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Media Release

Business confidence plummets following State Budget

Wednesday, 2 August 2017

Deteriorating business conditions, coupled with the South Australian Government’s controversial State Budget, have triggered an alarming increase in pessimism for the future, and a significant drop in business confidence amongst South Australians, according to the latest BankSA State Monitor released today.

Conducted by independent research firm, The Sexton Marketing Group, the State Monitor – now in its 20th year - reveals that local business confidence has collapsed to a four-year low, tumbling 8.3 points since the last survey in February 2017, from 104.0 points to 95.7.

Worryingly, optimism about the future business climate in South Australia over the next 12 months has also fallen to its lowest level since 1998, while state pride has dropped to its lowest level on record. Businesses have also reported lower employment creation over the past three months, while their intention to create new jobs over the next three months is also down.

Significantly, the State Monitor findings show the recent State Budget has contributed to the alarming spike in pessimism among respondents.

As evidenced in the graphic below, net pessimism ratings of -46% for business and -42% for consumers were recorded in response to how this year’s State Budget makes respondents feel about the future, compared with -10% for business and -7% for consumers in response to last year’s State Budget.


Business and Consumer Pessimism for the Future as a Result of State Budget


BankSA Chief Executive, Nick Reade, said the State Monitor results are a major cause for concern, naming the State Government’s bank tax as a contributing factor.

“This nosedive in South Australia’s business confidence is disturbing,” Mr Reade said.

“These latest survey results have no doubt been impacted by the recent State Budget and the Government’s controversial bank tax, which is clearly inhibiting business confidence which in turn undermines investment in South Australia leading to fewer jobs.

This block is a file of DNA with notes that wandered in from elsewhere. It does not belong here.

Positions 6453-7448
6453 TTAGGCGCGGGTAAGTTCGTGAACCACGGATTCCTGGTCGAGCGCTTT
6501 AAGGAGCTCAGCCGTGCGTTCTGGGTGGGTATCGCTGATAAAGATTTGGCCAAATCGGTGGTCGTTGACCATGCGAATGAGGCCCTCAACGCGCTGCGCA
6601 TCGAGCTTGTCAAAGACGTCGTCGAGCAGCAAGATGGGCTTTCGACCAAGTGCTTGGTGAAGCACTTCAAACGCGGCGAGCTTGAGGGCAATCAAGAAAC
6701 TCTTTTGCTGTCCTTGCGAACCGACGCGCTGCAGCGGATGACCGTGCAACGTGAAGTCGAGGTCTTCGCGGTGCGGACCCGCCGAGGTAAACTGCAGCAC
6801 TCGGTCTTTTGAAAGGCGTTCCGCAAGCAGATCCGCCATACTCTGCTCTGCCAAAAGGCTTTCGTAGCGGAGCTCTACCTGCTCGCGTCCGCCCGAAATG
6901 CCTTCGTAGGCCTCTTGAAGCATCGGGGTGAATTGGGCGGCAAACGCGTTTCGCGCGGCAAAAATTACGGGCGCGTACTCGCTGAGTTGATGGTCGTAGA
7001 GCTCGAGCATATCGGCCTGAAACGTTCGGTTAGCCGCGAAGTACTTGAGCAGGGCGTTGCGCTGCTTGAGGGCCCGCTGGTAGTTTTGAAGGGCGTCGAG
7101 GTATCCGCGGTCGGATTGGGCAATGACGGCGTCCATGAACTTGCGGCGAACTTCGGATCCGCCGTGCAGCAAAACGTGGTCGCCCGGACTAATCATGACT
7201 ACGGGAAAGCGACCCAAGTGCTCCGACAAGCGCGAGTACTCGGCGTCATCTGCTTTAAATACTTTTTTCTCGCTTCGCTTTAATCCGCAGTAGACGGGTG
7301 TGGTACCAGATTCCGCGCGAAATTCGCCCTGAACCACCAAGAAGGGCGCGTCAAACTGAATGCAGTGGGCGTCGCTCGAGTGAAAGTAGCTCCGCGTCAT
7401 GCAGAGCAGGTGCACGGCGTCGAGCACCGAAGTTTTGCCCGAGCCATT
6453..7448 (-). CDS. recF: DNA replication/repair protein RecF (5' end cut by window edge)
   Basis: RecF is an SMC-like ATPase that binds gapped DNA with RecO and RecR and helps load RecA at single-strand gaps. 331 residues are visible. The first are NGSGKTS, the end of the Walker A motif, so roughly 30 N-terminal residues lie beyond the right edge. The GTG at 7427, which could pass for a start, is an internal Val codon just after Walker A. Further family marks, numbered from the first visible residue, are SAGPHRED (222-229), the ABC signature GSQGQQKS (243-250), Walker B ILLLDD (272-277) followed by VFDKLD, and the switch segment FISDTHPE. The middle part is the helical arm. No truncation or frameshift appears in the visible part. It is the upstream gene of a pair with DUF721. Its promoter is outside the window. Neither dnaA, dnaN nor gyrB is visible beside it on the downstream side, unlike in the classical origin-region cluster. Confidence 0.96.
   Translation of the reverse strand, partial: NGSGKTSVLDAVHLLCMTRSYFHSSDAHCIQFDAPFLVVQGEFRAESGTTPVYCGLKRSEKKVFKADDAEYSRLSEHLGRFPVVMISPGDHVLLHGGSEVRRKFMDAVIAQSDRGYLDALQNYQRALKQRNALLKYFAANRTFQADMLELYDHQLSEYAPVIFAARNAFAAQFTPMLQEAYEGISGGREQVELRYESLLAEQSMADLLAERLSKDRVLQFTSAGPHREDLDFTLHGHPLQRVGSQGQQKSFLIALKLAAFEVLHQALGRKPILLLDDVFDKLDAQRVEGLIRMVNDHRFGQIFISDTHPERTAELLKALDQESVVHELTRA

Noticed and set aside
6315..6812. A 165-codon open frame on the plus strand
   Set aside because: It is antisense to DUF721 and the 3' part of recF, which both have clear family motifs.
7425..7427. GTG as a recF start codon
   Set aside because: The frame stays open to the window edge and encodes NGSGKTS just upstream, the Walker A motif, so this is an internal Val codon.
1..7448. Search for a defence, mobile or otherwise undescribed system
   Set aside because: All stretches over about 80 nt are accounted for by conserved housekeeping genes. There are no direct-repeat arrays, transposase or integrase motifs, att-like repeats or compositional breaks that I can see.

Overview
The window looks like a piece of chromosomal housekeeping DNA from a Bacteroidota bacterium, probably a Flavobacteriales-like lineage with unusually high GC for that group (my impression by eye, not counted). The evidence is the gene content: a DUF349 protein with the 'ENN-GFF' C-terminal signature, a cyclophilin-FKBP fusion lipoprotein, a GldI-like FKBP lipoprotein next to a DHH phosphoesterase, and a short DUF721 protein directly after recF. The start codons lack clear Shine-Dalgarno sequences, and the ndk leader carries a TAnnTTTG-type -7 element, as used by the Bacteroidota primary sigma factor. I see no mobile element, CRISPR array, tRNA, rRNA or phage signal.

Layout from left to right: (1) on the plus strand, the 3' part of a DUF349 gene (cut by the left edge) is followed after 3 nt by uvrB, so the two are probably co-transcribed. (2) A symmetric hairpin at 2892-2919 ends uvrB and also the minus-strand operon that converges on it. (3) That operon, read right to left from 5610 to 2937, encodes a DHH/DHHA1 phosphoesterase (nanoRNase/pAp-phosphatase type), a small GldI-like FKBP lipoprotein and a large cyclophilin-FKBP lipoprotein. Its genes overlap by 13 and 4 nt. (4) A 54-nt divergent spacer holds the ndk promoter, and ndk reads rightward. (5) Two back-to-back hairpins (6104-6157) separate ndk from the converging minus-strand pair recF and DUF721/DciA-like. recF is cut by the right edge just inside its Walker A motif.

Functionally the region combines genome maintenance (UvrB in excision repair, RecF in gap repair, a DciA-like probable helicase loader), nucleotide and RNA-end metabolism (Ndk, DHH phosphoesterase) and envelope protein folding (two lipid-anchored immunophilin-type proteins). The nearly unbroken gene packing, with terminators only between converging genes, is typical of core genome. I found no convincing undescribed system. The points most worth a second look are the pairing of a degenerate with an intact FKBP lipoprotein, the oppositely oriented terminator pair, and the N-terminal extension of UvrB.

“Make no mistake, the bank tax is a huge threat to our state economy.  It’s already hindering business confidence and will undermine our competitiveness on the national stage.”

Mr Reade warned that South Australia’s economy could find itself in serious trouble if business confidence continues to fall.

“This concerning drop in business confidence is feeding into an increased reluctance to hire new staff and invest in new technology, which is counter-productive for a healthy economy,” he said.

“We need to put the brakes on this ‘bunkering down’ mentality that an increasing number of businesses have adopted in recent times due to their lack of certainty, because if it takes hold it could easily lead to recessionary conditions down the track.”

The State Monitor also showed that despite a small rise in the latest survey, consumer confidence in South Australia remains at historically low levels at 98.7 points, up from 97.8 in February but still below the 100-point baseline.

Alarmingly though, consumer confidence regarding lifestyle stability, mood, state pride and the climate for consumer spending in the next 12 months fell to their lowest levels ever reported.

Confidence in South Australia’s rural regions has also plummeted to an all-time low.

In fact, business confidence in rural South Australia crashed by 13.8 points from 106.1 to 92.3, while consumer confidence continued to fall also, dropping by 4.9 points from 92.5 to 87.6.

State Monitor findings from the rural regions include:

West and North (Upper Spencer Gulf, Far North and Eyre Peninsula):

  • A significant decrease in business confidence – down 12.4 points from 105.2 to 92.8; and
  • A decrease in consumer confidence – down 0.1 points from 88.2 to 88.1 (extending to 10 consecutive surveys its position below the 100-point baseline).

Southern (South Coast, South East, Hills and Murray Plains):

  • A large decrease in business confidence – down 8.9 points from 105.2 to 96.3; and
  • A significant decrease in consumer confidence – down 15.6 points from 103.8 to 88.2.

Mid North and Riverland (Barossa, Mid North, Riverland and Yorke Peninsula):

  • A significant decrease in business confidence – down 22.0 points from 108.7 to 86.7 (its lowest business confidence level since 2001); and
  • A small increase in consumer confidence – up 1.4 points from 85.5 to 86.9 (making it the only region in South Australia to record an increase in consumer confidence).

Based on a statewide phone survey of 300 consumers and 300 small business owners and managers, the latest BankSA State Monitor is the 63rd monitor in a series that has tracked consumer and business confidence in South Australia since 1997. A baseline of 100 points is used to which the overall survey results are either added or deducted. A result greater than 100 represents a positive result and therefore more optimistic respondents than pessimistic, while a result less than 100 represents a negative result meaning there are more pessimistic respondents than optimistic.

Media contact:

Jayne Flaherty                                                
0478 335 544